GREEN BAY, Wis. — Aaron Rodgers made sure he’d play an NFC championship game at home for the first time in his Hall of Fame-caliber career.
Rodgers threw two touchdown passes and also ran for a score as the top-seeded Green Bay Packers defeated the Los Angeles Rams 32-18 in an NFC divisional playoff game Saturday.
Green Bay’s potent offense overpowered the Rams’ vaunted defense for much of the day. The Packers didn’t allow any sacks despite playing without injured All-Pro left tackle David Bakhtiari, while Green Bay sacked Jared Goff four times.
The Packers reached the NFC championship game for the fourth time in the last seven seasons as they chase their first Super Bowl berth in a decade. It will be their first at Lambeau Field since hosting for the 2007 season, when they fell to the New York Giants 23-20 in overtime.
Green Bay won the Super Bowl for the 2010 season as the NFC’s No. 6 seed, and has lost at Seattle, Atlanta and San Francisco in its last three conference championship game appearances.
Saturday’s game showed what a home-field advantage can mean, even with far less than capacity on hand due to the pandemic. The Packers played in front of 8,456 fans – a crowd that included paying spectators for the first time all season – but that small crowd made plenty of noise as the Packers built an early lead with snow flurries falling for much of the first half.
“It’s special. There’s absolutely nothing like it,” Rodgers said. “We have really missed that part of this experience. To run out of the tunnel tonight with fans was unbelievable. It’s hard to explain how much the presence means on the field and just having that energy from the crowd.”
That crowd changed “M! V! P!” during the closing minutes to salute All-Pro quarterback Rodgers.
Buoyed by that crowd, the Packers (14-3) often seemed on the verge of putting the game away. But the Rams (11-7) continued to hang around. Green Bay finally sealed the victory with a 58-yard completion from Rodgers to Allen Lazard with 6:52 left.
Rodgers went 23 of 36 for 296 yards, while Aaron Jones ran for 99 yards and a touchdown on just 14 carries. Goff was 21 of 27 for 174 yards and a touchdown less than three weeks after undergoing thumb surgery, and Cam Akers rushed for 90 yards and a touchdown.
The Packers scored on each of their first five series and led 25-10 early in the third quarter. Even when the Packers began a drive at their 25 with 29 seconds and two timeouts left until halftime, Rodgers threw long completions to Davante Adams and Robert Tonyan to set up Mason Crosby’s 39-yard field goal as time expired.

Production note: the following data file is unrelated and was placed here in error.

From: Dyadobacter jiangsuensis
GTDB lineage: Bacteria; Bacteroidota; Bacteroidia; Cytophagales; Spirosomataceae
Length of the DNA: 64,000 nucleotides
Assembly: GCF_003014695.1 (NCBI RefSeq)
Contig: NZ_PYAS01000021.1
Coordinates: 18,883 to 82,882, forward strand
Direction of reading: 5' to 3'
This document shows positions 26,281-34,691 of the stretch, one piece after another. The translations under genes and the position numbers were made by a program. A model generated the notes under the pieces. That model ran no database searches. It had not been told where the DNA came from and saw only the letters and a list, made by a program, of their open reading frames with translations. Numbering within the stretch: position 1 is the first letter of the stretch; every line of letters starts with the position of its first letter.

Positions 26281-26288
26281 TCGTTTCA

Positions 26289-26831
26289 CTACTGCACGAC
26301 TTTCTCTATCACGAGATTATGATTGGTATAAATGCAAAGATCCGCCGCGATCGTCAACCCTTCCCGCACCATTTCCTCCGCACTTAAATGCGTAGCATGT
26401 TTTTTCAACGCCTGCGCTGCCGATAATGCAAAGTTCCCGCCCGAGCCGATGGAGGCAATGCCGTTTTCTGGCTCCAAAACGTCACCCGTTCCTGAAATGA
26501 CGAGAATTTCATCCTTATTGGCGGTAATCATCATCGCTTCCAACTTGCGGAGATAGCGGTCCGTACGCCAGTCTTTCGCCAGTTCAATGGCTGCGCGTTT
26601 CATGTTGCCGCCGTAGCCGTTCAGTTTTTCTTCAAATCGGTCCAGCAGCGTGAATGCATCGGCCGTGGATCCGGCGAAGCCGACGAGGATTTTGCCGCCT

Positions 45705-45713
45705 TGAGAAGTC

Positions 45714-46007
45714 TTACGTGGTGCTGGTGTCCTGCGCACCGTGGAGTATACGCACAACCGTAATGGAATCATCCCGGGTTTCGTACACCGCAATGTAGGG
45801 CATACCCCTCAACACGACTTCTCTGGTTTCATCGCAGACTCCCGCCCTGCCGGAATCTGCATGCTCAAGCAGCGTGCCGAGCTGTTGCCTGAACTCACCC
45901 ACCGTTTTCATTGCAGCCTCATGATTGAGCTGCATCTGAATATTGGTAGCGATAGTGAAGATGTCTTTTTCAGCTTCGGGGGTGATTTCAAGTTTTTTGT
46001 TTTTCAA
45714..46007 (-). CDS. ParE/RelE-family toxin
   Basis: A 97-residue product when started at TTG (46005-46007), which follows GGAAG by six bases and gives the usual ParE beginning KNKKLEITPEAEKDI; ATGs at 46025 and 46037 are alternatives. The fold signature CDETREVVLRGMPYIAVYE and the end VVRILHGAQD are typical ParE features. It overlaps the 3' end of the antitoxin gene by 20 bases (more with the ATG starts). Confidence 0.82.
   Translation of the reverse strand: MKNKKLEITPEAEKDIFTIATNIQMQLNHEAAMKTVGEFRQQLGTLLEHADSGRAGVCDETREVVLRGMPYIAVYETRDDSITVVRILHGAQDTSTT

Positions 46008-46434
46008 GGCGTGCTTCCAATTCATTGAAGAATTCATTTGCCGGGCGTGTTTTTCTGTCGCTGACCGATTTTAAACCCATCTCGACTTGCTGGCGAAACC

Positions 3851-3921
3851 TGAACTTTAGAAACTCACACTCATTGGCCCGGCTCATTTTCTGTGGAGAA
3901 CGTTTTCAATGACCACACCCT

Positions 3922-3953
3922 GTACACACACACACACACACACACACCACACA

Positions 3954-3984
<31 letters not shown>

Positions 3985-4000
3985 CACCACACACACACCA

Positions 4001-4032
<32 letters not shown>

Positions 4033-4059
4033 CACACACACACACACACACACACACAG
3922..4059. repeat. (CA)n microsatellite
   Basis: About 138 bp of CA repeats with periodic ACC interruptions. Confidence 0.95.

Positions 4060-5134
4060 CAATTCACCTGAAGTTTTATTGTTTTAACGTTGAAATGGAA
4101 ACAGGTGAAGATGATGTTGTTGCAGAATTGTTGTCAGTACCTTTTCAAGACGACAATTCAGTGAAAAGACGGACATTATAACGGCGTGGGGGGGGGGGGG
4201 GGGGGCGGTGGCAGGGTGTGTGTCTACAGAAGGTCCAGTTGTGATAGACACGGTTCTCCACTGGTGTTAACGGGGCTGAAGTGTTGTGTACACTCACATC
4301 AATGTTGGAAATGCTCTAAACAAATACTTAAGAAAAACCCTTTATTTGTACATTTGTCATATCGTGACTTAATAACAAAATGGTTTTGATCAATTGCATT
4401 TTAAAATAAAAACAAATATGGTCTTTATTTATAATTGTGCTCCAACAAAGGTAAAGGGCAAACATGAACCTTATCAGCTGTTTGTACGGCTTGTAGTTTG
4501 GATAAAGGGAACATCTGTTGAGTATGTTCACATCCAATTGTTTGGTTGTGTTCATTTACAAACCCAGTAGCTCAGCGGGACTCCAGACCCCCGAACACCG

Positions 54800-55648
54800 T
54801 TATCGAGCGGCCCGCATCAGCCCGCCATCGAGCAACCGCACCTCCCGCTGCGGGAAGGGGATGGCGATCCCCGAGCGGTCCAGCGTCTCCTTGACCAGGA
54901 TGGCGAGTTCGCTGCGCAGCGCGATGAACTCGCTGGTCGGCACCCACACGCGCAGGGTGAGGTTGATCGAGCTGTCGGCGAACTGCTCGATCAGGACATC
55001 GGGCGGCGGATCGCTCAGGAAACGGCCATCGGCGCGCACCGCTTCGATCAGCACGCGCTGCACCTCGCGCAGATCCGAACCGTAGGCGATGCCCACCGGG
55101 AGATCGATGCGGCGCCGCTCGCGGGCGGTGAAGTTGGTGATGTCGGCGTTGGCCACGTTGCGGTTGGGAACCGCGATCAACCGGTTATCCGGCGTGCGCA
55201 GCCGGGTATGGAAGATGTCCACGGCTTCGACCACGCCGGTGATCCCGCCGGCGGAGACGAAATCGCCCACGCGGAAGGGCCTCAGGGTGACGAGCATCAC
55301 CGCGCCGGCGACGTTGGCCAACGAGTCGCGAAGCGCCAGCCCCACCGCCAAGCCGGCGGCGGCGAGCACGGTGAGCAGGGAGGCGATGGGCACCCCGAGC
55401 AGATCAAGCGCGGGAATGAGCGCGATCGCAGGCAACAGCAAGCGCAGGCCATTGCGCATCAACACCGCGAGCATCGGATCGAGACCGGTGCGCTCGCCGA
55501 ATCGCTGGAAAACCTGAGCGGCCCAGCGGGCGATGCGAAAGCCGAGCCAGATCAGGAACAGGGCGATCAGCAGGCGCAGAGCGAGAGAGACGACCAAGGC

Green Bay also settled for Crosby’s 24-yard field goal after having first-and-goal at the 4 on its opening series. The other three drives resulted in a 1-yard touchdown catch by Adams and 1-yard scoring runs by Rodgers and Jones.
Rodgers’ touchdown run was the first by a Packers quarterback in a playoff game at Lambeau Field since Bart Starr’s winning sneak in the Ice Bowl against Dallas on Dec. 31, 1967.
Jones’ touchdown came after he opened the second half with a 60-yard burst up the middle against a defense that hadn’t allowed a run from scrimmage of longer than 27 yards all season.
After the Rams finally forced a punt midway through the third quarter, they capitalized with Akers’ 7-yard touchdown run on a direct snap. They cut it to 25-18 with a nifty 2-point conversion: Van Jefferson caught a pass from Goff and lateraled to Akers, who strolled into the left corner of the end zone.
The Rams forced another punt and got the ball at their 6, but Kenny Clark’s sack stalled the drive.
Green Bay’s A.J. Dillon fumbled on the ensuing series, but Rodgers recovered at the Packers 31 and advanced 3 yards. Three plays later, Rodgers hit Lazard, who caught the ball around the Rams 25 and raced into the end zone for the clinching touchdown.
The Rams played without leading receiver Cooper Kupp (knee) and usual starting left guard David Edwards (ankle). Bobby Evans started in place of Edwards at left guard.
Dillon injured hid quadriceps when he fumbled.
The Rams’ season is over.
The Packers host either the New Orleans Saints or Tampa Bay Buccaneers on Jan. 24.
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